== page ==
How to Be Stupid

Proverbs 11-13


Tuesday, January 24


How have you used your “fountain of life” today (Proverbs 10:11)?  Did you know when to keep it shut?  Can you think of a time when you used it (your mouth) to nourish others?   In today’s readings there are several more excellent verses reminding us again of the power of our words.  And of course we know that “With Great Power Comes Great Responsibility”.  Some verses worthy of being great refrigerator verses are:

11:12 – A man who lacks judgment derides his neighbor, but a man of understanding holds his tongue.
12:18 – Reckless words pierce like a sword, but the tongue of the wise brings healing.
12:28 – An anxious heart weighs a man down, but a kind word cheers him up.
13:3 – He who guards his lips guards his life, but he who speaks rashly will come to ruin.

My guess is we can all quickly think of a time when someone’s words pierced us, and also a time when someone’s words healed us.  Can you also think of a recent time when your own words pierced another?  What about brought healing or cheered up someone?   How can we make a better plan for our mouth so we don’t just say the first thing that comes to mind, which can lead to ruin?

How about experimenting with ranking your mouth at the end of each day for the next week or two.  A big fat score of 0 would be for a day filled with piercing words spoken rashly: accusations, angry outbursts, rudeness, gossip, lies or twisted truths, put-downs (even in jest? It’s not really funny), boasting, manipulating, cursing and foul language, I’m sure you can think of more.  And of course our goal would be a shining 10 score for a day full of polite speech, genuine compliments, thankfulness, apologies, forgiveness extended, words of encouragement and sometimes sympathy, morsels of truth at just the right moment, Godly wisdom and Bible verses shared – and none of that nastiness that automatically pull your score down.  From day to day be looking for ways to grow your own score.  Be more mindful of how you use your words  – and sometimes more appropriately, your gift of silence – and the impact it has on those around you.   Hold yourself accountable for the proper use of your fountain of life.  For only then will you be called righteous.  (10:11)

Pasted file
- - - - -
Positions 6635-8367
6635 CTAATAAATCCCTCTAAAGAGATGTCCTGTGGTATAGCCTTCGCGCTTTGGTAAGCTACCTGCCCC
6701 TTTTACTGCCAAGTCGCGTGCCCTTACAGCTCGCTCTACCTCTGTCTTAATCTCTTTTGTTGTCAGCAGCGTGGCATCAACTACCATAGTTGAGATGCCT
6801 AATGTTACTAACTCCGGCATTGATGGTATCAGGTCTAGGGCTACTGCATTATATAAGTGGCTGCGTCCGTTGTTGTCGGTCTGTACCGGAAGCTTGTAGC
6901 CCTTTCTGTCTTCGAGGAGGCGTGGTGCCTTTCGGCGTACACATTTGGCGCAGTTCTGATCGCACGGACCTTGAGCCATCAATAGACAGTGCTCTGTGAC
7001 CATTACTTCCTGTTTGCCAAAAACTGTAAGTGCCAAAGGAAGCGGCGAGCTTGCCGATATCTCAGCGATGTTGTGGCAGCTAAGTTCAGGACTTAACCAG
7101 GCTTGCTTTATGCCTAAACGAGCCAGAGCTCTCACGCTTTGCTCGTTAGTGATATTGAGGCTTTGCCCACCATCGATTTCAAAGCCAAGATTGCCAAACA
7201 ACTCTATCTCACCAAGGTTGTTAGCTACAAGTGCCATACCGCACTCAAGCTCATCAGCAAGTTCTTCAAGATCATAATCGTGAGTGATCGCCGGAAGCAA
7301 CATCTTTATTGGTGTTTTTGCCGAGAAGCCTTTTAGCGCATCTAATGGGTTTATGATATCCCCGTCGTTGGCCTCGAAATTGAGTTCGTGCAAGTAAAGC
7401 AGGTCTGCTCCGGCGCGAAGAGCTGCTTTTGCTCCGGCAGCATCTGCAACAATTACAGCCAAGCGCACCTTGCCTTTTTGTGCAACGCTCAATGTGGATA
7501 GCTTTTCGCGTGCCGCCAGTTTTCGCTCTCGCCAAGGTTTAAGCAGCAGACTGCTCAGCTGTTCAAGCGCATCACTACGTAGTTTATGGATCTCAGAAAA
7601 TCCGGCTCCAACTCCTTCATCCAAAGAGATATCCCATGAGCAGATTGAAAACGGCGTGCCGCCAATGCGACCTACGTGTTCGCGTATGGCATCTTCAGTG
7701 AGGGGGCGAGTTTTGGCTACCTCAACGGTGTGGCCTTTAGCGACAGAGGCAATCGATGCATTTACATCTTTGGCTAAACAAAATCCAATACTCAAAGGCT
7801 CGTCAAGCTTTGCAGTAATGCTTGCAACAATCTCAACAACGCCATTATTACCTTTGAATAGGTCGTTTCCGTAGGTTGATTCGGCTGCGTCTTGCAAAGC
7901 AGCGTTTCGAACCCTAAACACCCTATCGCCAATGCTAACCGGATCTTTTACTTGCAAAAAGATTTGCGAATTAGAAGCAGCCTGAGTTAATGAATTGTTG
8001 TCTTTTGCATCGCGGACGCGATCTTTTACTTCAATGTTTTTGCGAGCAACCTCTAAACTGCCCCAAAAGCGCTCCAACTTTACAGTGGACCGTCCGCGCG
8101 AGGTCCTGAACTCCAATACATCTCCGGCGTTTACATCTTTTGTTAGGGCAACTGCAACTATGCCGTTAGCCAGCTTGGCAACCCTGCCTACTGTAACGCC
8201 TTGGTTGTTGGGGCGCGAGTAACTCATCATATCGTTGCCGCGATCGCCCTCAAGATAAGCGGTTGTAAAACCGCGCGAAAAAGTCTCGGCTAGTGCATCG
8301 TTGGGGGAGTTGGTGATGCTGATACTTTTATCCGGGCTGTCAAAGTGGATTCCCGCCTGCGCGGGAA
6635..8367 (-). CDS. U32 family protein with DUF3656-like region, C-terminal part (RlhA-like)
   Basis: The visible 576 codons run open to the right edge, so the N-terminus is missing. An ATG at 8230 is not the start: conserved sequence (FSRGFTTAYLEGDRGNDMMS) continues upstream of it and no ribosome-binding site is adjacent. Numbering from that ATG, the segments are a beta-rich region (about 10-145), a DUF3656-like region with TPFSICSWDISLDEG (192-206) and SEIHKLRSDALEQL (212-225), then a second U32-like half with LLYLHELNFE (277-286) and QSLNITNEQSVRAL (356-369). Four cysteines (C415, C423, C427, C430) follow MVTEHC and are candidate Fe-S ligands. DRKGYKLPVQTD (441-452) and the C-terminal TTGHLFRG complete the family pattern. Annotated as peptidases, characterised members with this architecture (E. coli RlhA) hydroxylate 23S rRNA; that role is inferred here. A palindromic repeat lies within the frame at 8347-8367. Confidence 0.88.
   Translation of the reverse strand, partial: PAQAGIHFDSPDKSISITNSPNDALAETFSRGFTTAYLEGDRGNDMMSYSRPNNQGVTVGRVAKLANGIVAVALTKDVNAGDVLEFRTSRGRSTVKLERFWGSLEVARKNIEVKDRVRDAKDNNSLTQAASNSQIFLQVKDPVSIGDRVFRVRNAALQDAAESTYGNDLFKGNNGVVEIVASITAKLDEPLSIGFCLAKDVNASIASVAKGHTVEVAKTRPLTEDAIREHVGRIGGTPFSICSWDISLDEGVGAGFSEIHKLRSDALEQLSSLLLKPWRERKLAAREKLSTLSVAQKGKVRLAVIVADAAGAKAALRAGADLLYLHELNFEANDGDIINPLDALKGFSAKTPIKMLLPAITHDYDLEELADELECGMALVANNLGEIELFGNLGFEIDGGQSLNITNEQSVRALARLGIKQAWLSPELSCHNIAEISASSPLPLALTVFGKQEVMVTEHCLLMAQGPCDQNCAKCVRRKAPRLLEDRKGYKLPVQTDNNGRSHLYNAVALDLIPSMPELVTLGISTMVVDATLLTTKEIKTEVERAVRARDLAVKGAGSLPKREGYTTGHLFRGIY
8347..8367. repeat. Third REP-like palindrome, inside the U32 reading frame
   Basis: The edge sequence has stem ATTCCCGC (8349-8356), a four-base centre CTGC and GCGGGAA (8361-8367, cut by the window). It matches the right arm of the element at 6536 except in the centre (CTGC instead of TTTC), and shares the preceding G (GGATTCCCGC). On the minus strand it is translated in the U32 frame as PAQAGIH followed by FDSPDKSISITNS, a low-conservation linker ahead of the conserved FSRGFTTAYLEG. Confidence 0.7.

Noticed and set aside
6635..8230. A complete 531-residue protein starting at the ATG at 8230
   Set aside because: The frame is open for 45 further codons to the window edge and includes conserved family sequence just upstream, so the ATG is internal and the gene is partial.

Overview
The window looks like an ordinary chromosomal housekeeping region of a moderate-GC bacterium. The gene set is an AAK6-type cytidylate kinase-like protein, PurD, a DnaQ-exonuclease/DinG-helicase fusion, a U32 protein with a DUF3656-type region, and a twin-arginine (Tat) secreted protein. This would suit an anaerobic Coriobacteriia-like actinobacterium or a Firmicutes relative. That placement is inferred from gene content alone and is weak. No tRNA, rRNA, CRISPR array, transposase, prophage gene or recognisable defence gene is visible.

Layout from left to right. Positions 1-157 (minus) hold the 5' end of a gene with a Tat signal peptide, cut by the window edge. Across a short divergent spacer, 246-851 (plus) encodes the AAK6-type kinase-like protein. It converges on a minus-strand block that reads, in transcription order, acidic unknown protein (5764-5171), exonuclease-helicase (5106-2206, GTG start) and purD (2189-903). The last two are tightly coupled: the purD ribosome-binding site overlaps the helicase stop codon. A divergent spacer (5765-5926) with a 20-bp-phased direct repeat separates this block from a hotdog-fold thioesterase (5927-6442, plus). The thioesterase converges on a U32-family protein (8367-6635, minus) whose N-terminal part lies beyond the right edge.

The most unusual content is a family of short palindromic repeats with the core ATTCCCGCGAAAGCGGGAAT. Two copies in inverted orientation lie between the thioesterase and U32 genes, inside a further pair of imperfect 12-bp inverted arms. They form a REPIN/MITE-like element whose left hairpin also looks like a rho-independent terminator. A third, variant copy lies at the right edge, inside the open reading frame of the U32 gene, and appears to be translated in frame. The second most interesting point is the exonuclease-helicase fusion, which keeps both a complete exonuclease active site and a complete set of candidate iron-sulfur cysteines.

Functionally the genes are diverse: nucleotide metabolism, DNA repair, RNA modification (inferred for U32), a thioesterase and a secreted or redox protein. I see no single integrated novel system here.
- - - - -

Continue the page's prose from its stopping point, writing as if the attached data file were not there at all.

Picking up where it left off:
There is so much more wisdom and lessons for the one seeking to live a righteous life!  Come to think of it – Proverbs also has great advice if you are aiming to be a stupid fool.   Solomon could have titled Proverbs, “How to Be STUPID”.  Proverbs 12:1 is a great start: “Whoever loves discipline loves knowledge, but he who hates correction is STUPID.”   And, since reading it once isn’t always enough . . .

13:1 – He who ignores discipline comes to poverty and shame, but whoever heeds correction is honored

13:10 – Pride only breeds quarrels, but wisdom is found in those who take advice

12:15 – The way of a fool seems right to him, but a wise man listens to advice